Despite great interest in wood boatbuilding as a form of craftsmanship, it’s a sad fact that the number of older boats, including many built of wood, is declining as these vessels age or fall into disuse.

Relatively few classic yachts, old workboats and small craft are preserved, sometimes by conversion to new uses; most older boats end their lives on the sea bottom, rotting on the shore or broken up for scrap.

The loss of a boat of traditional design, or one that has evolved over time to serve a particular function, can go well beyond an individual case. A few decades can mean the loss of all original examples of some designs; others live on only as reproductions.

Preserving the designs of significant vessels, particularly those for which no plans exist because they were built the old-fashioned way using half-models and a builder’s eye, can be expensive and time consuming.

Howard Chappelle, of the Smithsonian Institution, spent much of his lifetime measuring and preserving the designs of traditional boats, compiling his work in books such as American Small Sailing Craft, published in 1951. Others carry on that work, but many hull designs are still lost because no one has the time or the money to document them.

A boat-not an easy shape to work with in the first place-must be measured at hundreds of points before it can be reduced from three dimensions to two; and of course, if someone were to build a vessel from plans developed this way, the process would have to be reversed.

In Chappelle’s day all of this measuring was done by hand, with the likelihood of errors. In recent years, digital technology has come into use, increasing accuracy, reducing measuring time and making it possible to produce a 3-D image in a shorter time than it took by hand. Lasers entered the picture some years back, and most recently there has been interest in using “photogrammetry” to reproduce 3-D shapes.

Photogrammetry is defined as a three-dimensional coordinate measuring technique that uses photographs as the basis of measurement. It’s similar to triangulation, used in navigation and surveying.

“I don’t have experience with hand measurement but expect photogrammetry to be considerably faster and more accurate,” said David Cockey, a Michigan-based computer specialist who came to Southwest Harbor in March to work on a 3-D image of the Jacob Pike, the historic sardine carrier that now belongs to the Penobscot Marine Museum in Searsport.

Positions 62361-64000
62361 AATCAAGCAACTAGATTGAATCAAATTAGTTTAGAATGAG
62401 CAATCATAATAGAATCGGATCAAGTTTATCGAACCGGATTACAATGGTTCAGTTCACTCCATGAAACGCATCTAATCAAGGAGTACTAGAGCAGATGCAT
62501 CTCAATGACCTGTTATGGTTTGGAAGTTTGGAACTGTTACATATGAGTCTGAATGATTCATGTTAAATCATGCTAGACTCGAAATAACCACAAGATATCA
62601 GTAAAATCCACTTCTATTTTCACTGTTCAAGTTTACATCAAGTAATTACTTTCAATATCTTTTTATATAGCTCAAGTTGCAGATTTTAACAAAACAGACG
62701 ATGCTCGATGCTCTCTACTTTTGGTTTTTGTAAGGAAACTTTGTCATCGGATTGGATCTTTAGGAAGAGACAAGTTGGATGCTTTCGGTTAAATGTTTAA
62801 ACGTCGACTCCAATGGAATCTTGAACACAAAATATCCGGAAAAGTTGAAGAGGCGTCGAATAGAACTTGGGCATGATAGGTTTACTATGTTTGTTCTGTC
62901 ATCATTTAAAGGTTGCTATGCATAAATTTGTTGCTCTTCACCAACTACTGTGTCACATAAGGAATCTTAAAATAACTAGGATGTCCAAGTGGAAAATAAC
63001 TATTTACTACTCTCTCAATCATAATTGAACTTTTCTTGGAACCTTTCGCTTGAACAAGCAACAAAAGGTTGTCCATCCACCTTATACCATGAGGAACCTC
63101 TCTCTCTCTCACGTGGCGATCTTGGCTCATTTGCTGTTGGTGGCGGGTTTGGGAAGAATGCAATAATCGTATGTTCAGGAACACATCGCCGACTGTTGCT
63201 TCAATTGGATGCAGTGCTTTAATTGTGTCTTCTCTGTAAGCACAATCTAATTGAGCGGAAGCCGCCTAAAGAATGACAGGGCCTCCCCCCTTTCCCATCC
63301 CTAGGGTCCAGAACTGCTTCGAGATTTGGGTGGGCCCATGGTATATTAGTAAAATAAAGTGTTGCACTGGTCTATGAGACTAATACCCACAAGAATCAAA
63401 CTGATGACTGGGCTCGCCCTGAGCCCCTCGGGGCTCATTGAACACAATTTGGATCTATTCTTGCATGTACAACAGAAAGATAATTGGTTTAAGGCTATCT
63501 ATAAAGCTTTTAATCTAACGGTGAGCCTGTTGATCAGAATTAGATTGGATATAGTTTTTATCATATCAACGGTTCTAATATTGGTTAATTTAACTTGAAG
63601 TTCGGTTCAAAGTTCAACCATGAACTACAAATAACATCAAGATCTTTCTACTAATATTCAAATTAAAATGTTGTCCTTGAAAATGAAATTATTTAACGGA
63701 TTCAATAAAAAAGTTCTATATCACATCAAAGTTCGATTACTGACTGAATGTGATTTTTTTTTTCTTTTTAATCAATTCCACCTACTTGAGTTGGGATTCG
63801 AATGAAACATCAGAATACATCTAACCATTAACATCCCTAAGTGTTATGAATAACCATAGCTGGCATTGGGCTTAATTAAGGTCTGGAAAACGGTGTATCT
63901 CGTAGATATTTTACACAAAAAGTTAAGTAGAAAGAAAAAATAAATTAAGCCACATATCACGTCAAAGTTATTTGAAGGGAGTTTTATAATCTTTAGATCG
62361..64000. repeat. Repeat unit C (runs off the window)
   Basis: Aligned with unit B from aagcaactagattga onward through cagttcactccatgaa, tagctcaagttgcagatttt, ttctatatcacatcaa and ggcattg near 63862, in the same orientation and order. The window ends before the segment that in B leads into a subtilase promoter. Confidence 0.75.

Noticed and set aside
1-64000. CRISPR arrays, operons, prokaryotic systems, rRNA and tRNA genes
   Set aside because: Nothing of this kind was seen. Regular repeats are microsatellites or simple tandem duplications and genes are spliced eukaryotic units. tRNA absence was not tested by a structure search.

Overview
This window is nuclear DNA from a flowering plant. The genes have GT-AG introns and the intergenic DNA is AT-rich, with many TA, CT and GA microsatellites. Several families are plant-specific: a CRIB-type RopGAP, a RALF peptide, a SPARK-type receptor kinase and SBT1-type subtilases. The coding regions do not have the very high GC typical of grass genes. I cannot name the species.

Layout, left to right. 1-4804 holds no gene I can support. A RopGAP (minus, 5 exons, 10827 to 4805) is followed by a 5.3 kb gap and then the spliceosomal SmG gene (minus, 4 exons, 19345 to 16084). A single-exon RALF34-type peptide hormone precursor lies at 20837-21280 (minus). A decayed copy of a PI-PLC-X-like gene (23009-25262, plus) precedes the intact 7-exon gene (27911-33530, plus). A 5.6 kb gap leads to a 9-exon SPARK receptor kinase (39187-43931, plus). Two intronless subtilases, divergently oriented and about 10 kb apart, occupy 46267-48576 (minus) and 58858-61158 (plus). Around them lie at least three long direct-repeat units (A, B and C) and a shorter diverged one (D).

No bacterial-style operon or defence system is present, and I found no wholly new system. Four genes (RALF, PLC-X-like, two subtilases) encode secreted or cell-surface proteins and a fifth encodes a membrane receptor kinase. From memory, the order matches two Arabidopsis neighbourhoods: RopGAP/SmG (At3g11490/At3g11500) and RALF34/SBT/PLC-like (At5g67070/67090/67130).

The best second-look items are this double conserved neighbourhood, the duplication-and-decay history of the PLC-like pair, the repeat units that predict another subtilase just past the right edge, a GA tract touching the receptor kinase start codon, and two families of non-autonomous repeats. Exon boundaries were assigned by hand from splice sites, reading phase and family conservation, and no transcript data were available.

The Pike had been hauled out at the Hinckley yard in Manset for the winter. Cockey, along with his wife, Katherine, and two other helpers, spent several hours placing “targets” on the Pike‘s hull so he could shoot digital pictures from various distances and angles. Back home, with the help of two computer programs, PhotoModeler and Rhino3D, he planned to produce an image of the Pike similar to what Howard Chappelle might have done by hand, 50 years earlier.

The Pike is important in Maine’s maritime history because it’s one of the few original examples of a large sardine carrier. The last of Maine’s longtime sardine canneries closed in April, meaning the Pike and others like her are going to pass from the scene.

“My observations so far,” Cockey wrote in an e-mail two months after shooting the Pike, “are the field work time for photogrammetry is roughly comparable to using a laser total station for an equivalent amount of information.” Actual time, he added, “depends on the size of the boat. With photogrammetry most of the field time is spent applying targets which takes longer with a large boat such as the Jacob Pike.” The Pike is 83 feet long.

The “targets” Cockey uses are black-and-white shapes, printed on sheets of white paper. In addition to affixing dozens of these to the hull, Cockey and his crew applied vertical strips of masking tape from rail to keel, spaced several feet apart the length of the vessel. Each target and strip of tape would provide a point of reference, and Cockey explained that together, all of the points allow the PhotoModeler program to locate them in space. Together, the points will allow him to produce a 3-D image that will “preserve” the Pike for the museum in a virtual if not an actual form.

The equipment needed for this sort of field work? “A reasonable quality digital camera and tape or other targets,” said Cockey. “It’s low cost to acquire and easy to transport.” And instead of referring to pages of field notes, one can always look at the photos taken at the scene-all in all, considerably simpler than lasers or hand measurements.

Ben Fuller, the Penobscot Marine Museum curator who arranged for Cockey to measure the Pike, points to “reduced field time and expense” over measuring by hand or working with a laser device. While he was in Maine, Cockey also measured a small dinghy in the museum’s collection.

Like many inventions and technologies, the PhotoModeler computer program wasn’t designed for the particular use Cockey and the Penobscot Marine Museum are putting it to. It was developed for accident reconstruction, building documentation, crime scenes (bullet trajectories, blood spatter and the like) and just about any purpose involving placing objects in space.  One such object could be a dead body, as illustrated in the section of PhotoModeler’s Web site describing the various applications.

As for documenting the shapes of boats, Cockey is careful not to rule out older methods. “My expectation is the ideal method for measurement of a boat would be a combination of laser devices, photogrammetry and hand measurements,” he said.

David D. Platt is former editor of The Working Waterfront.